Wednesday, July 27, 2011

At the finish line

Do you not know that in a race all the runners run, but only one gets the prize? Run in such a way as to get the prize.
(1st Corinthians 9:24)

I have fought the good fight, I have finished the race, I have kept the faith. (2nd Timothy 4:7)

Lord Christ, St. Paul coaches us up and cheers us on to the finish line. There’s an Olympic refrain, but I’ve noticed something significant during a decade of nursing home visits. Most of us don’t sprint to the finish line and break the tape. Most of us don’t get to finish on our own terms.

We may limp or crawl to the finish line. We could be in a wheel chair, hospital bed or alone at home.

Holy Spirit, help me to build up my spiritual muscles. Indeed, they need to be in top form as my other parts begin to wear out or fail.

Even to your old age and gray hairs I am he, I am he who will sustain you. I have made you and I will carry you; I will sustain you and I will rescue you. (Isaiah 46:4)

Father, my confidence is not in my running ability. It’s in your abiding care. Amen.

Photo credit: Race of Grace

Wednesday, July 20, 2011

Turning the other cheek

From Jesus’ Sermon on the Mount (Matthew 5:38-45)

An Eye for an Eye

You have heard that it was said, ‘Eye for eye, and tooth for tooth.’ But I tell you, do not resist an evil person. If someone strikes you on the right cheek, turn to him the other also. And if someone wants to sue you and take your tunic, let him have your cloak as well. If someone forces you to go one mile, go with him two miles. Give to the one who asks you, and do not turn away from the one who wants to borrow from you.

Love for Enemies

You have heard that it was said, ‘Love your neighbor and hate your enemy.’ But I tell you: Love your enemies and pray for those who persecute you, that you may be sons of your Father in heaven.

Lord Christ, you set the bar high with turn the other cheek and love your enemies. I’m stretching, grasping, but it seems out of reach.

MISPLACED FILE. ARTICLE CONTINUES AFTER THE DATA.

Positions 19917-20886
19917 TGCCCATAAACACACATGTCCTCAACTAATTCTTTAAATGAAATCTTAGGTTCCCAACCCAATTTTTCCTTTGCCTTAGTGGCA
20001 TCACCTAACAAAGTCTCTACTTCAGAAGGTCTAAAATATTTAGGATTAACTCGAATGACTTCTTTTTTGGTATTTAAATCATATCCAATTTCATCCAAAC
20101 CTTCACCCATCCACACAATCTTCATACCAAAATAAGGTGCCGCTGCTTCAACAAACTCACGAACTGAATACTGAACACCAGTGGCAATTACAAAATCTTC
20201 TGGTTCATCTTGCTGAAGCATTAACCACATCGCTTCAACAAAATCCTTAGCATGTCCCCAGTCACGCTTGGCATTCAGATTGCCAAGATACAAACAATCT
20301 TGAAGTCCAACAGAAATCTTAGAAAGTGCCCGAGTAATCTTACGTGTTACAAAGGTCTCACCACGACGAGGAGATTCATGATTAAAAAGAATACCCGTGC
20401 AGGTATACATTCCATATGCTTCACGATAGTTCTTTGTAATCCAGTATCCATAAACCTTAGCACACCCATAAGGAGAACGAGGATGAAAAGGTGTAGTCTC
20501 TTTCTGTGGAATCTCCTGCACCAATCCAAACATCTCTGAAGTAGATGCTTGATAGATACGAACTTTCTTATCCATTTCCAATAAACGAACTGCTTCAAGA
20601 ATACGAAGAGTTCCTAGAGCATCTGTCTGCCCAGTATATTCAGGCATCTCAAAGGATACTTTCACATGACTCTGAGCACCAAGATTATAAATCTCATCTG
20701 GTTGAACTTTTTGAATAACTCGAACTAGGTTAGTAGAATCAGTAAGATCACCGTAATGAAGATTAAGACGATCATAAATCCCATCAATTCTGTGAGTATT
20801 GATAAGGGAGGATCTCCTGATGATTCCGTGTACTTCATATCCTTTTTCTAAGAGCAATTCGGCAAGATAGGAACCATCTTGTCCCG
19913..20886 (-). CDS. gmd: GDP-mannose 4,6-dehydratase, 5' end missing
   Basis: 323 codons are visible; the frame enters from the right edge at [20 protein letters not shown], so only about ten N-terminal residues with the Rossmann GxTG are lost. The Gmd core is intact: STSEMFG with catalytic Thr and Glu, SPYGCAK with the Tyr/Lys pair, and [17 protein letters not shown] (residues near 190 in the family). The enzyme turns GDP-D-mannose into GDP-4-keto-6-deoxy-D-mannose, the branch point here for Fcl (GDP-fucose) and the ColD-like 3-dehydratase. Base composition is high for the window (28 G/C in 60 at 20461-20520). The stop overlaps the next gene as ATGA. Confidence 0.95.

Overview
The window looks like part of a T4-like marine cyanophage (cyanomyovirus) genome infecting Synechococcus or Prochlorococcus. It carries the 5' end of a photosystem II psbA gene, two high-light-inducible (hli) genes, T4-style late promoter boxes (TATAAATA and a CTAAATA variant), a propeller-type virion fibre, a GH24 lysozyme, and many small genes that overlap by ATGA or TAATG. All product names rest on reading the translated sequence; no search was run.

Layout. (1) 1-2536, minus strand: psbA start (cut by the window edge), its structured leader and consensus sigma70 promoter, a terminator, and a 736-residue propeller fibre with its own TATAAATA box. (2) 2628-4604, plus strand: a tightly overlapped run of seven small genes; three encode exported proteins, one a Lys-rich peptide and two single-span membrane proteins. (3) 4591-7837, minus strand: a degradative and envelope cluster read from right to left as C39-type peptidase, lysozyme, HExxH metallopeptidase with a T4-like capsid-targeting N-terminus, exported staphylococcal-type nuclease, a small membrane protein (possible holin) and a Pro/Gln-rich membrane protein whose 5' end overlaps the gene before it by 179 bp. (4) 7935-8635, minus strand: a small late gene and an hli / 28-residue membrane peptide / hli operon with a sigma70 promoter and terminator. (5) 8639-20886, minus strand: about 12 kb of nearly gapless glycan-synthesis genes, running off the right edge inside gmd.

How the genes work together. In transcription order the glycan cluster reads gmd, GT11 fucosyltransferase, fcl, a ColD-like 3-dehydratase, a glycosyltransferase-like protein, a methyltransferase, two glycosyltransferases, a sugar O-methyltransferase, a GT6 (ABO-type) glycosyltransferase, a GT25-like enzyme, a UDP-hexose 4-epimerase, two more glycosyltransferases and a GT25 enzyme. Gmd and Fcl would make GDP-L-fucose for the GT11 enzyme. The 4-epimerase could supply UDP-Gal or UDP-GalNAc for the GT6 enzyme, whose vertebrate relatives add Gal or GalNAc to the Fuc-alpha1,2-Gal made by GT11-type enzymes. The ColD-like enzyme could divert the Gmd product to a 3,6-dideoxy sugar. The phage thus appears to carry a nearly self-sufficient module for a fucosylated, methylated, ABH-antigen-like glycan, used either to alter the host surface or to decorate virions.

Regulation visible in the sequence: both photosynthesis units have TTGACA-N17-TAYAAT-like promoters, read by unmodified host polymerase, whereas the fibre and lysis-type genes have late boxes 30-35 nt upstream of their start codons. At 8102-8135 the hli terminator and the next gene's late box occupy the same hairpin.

I don’t believe you’re recruiting Christian doormats or punching bags. This is a call to reign in the impulses for retaliation and vengeance, to consider the collateral damage of striking back. Are we peacemakers or pugilists?

In business, we might turn the other cheek if the legal fees are prohibitive, but it’s not our default response.

In sports, there’s always payback. It’s clubhouse etiquette.

And politics, that’s blood sport: two eyes for an eye, two teeth for a tooth.

With me, I’m afraid it’s a practiced hypocrisy. I can appear to turn the other cheek as I fold in a little sarcasm. I’m very good with a subtle verbal punch.

The Message speaks for you, Jesus:

In a word, what I’m saying is, Grow up. You’re kingdom subjects. Now live like it. Live out your God-created identity. Live generously and graciously toward others, the way God lives toward you.
(Matthew 5:48)

Holy Spirit, help me learn to forgive as God forgives, to love as God loves.* I’m inclined toward combat; create in me a peacemaker’s heart. Amen.

* - William Barclay

Wednesday, July 13, 2011

At the well with Jesus

Lord Christ, there’s a powerful line from your encounter with the Samaritan woman at the well. Returning to her village she exclaims:

He told me everything I’ve ever done.
(John 4:39)

It’s the same for us. You know our mistakes and misdeeds, our guilt or lack thereof, our wounds and our burdens.

I’m conflicted. There’s a longing for Divine intimacy with the wounds and burdens, but I go into hiding over the mistakes and guilt…as though you might not notice. Psalm 139 reminds me otherwise:

O LORD, you have searched me and you know me. You know when I sit and when I rise; you perceive my thoughts from afar. You discern my going out and my lying down; you are familiar with all my ways. Before a word is on my tongue you know it completely...
(Psalm 139:1-4)

Jesus, you know me inside-out. Forgive the mistakes. Remove the guilt. Heal the wounds. Lift the burdens. And use me as an agent of your grace. Amen.

Wednesday, July 6, 2011

Of Law & Love

Dear God, early in our journey I was looking for rules and order. (It
 probably had a lot to do with being a young parent!)

 I discovered that through Bible study.

But I always found refuge. I always felt love.

And both represent Biblical truth: your law and your love.

Father, early in our journey I used my interpretation of your rules as a 
cudgel - not to nudge others, but to judge others. And I lacked a corresponding inclination to share your love. Signs of an immature faith. 

Lord Christ, you have taught me that the Bible's high standards must be
 tempered with love and mercy. Your methods were teaching, healing,
 service, and ultimately, sacrifice. You did not travel Palestine as an 
enforcer. The "fruits of the Spirit" are not stridency, harshness or a 
closed mind.

St. Paul famously lists them:, joy, peace, patience, kindness, goodness, faithfulness,
 gentleness and self-control.
(Galatians 5:22-23)

The Message amplifies:

...things like affection for others, exuberance about life, serenity. We
 develop a willingness to stick with things, a sense of compassion in the
 heart, and a conviction that a basic holiness permeates things and 
people. We find ourselves involved in loyal commitments, not needing to 
force our way in life, able to marshal and direct our energies wisely. 

Holy Spirit, I am challenged to take this beyond sentiment or ethical
 concept…to work out the implications in every detail of my life.* Signs of a maturing faith, I pray. Amen.

* - from
The Message translation, Galatians 5:25